Knee Pain – What causes it and how Osteopathy, Myotherapy and Massage can help
What causes Knee Pain?
With Summer around the corner, everyone from beginners to long distance runners should now be well into their training regime to get their bodies ready for the summer season. If this is you, and you’ve increased your activity quickly you may now be experiencing Knee Pain.
One of the most common causes of knee pain in runners is Runners Knee, and the most common cause is ITB Friction Syndrome.
What is the ITB – Iliotibial Band?
The ITB (Iliotibial Band) is a long, thin band of fascia (connective tissue) that runs down the outside of your thigh. At the top end it attaches into the front of your hip via the TFL (Tensor Fascia Latae) muscle and Gluteus Maximius and at the bottom end it attaches on the Tibia (Shin bone) crossing over the outside of your knee. The ITB is crucial for knee stabilisation during running.
What is ITB Friction Syndrome?
ITB Friction Syndrome is a non-traumatic overuse injury to the soft tissue structures on the outside of your knee.
At the point where the ITB crosses the knee it sits over a bony protuberance and slides over this during movement. During running this flexion and extension repetitive movement can cause excess friction and lead to inflammation and knee pain during;
- climbing up/down stairs.
Some of the symptoms are:
- Sharp or burning pain on the outside of your knee whilst running or cycling (lateral knee pain)
- Usually worse during longer distances
- Some swelling around the knee.
What Causes ITB Friction Syndrome?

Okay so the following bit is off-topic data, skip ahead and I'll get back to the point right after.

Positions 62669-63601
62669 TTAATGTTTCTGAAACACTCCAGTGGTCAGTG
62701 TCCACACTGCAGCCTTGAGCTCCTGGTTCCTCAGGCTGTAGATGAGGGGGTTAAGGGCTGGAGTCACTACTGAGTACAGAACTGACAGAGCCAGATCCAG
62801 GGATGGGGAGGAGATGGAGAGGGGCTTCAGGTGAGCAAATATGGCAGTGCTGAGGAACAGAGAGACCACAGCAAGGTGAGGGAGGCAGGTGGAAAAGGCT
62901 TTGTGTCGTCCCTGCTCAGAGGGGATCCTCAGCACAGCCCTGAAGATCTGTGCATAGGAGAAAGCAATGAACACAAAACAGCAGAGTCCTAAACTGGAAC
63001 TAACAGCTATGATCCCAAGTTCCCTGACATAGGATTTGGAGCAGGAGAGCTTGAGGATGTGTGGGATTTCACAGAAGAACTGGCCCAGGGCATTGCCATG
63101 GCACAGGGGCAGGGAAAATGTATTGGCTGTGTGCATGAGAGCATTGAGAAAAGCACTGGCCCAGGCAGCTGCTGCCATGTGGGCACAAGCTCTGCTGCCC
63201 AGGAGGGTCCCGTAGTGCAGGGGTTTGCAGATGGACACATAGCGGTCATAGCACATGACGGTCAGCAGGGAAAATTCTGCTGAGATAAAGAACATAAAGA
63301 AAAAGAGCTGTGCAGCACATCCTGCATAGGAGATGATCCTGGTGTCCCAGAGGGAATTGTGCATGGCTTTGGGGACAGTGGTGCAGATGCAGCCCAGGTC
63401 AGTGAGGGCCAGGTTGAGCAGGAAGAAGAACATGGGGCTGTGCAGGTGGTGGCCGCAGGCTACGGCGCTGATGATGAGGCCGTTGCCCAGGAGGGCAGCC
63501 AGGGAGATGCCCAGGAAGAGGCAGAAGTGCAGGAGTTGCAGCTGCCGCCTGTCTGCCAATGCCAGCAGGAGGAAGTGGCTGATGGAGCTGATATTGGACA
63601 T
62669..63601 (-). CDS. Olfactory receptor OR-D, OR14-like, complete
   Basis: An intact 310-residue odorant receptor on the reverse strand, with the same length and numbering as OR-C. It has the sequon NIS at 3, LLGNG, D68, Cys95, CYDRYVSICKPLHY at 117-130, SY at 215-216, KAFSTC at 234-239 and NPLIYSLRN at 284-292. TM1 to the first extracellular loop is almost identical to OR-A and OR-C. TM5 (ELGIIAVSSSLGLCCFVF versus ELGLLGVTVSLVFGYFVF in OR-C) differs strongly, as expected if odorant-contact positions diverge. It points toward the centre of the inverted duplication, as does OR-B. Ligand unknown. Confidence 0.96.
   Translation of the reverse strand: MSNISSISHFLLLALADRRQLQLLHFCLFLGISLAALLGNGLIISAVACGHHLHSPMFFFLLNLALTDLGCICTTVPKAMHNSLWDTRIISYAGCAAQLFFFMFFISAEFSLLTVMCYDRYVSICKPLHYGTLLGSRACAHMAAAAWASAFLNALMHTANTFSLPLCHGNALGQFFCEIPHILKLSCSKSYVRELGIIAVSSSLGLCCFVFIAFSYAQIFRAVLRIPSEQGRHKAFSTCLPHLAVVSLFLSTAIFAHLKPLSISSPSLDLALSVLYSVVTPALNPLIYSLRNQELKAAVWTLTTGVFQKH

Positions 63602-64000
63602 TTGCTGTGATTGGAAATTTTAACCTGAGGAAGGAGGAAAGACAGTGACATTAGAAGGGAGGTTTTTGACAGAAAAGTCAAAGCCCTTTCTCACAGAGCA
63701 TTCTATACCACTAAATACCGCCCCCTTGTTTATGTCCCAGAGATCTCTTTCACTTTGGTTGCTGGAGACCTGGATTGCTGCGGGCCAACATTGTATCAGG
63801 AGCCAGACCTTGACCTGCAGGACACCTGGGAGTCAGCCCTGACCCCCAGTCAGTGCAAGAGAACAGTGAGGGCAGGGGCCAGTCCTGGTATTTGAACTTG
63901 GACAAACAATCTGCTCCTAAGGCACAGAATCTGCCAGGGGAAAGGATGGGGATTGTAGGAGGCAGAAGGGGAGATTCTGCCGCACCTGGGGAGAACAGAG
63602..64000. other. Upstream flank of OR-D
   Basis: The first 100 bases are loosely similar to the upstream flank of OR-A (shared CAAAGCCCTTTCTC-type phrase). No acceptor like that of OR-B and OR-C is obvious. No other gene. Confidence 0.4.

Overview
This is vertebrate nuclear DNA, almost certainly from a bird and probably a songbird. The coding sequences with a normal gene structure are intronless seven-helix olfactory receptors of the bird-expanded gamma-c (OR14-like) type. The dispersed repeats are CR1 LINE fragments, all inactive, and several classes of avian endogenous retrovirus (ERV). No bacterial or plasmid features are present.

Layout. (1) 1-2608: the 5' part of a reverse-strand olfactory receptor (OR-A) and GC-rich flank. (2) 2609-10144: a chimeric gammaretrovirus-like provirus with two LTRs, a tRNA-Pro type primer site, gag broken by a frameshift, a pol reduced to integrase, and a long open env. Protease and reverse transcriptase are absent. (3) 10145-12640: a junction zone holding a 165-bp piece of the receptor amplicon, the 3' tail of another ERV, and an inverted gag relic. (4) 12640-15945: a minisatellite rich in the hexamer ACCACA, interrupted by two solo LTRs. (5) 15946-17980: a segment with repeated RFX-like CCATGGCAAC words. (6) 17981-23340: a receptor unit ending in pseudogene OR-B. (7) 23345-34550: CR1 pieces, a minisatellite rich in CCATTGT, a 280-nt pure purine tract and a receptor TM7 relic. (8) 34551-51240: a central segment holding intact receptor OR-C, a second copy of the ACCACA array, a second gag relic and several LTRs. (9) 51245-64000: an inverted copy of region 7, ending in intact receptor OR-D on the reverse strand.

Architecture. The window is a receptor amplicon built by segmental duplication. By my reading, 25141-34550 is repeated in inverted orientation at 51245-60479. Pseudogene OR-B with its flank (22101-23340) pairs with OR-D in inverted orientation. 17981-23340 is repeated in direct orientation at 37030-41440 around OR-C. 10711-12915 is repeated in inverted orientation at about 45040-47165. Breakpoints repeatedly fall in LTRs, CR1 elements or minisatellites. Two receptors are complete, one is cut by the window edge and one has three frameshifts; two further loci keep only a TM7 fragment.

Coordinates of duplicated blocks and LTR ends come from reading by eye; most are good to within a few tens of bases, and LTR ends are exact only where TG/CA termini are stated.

In most cases, ITB Friction Syndrome is caused by altered running biomechanics due to an underlying muscle imbalance that ultimately result in knee pain. However, what causes the muscle imbalance is what can vary from person to person.
Some causes include:
- Poor running technique
- Sudden/quick increase in distance
- Low hip stabilisation
- Weak Glutes
- Weak inner quadriceps leading to
- Weak core stability
- Poor foot and arch stability
- Old and worn out shoes
How Osteopathy, Myotherapy and Remedial Massage can help?
Your Osteopath will carry out a detailed history and physical examination to determine the cause of your knee pain. They will then devise a treatment plan that will address any issues you have such as
- tight shortened muscles
- leg length discrepancy
- weak postural muscles
- poor foot stability
Osteopathy, Myotherapy and Remedial Massage all involve deep soft massage and stretching techniques to release tight shortened muscles, which can improve strength and function of the muscles.
Your practitioner can also provide advice on appropriate footwear, lifestyle and diet, ergonomics and prescribe a home exercise program that includes;
- dynamic warm ups
- rehabilitative strengthening exercises
For some helpful exercises to warm up properly and loosen off tight muscles read our following blogs!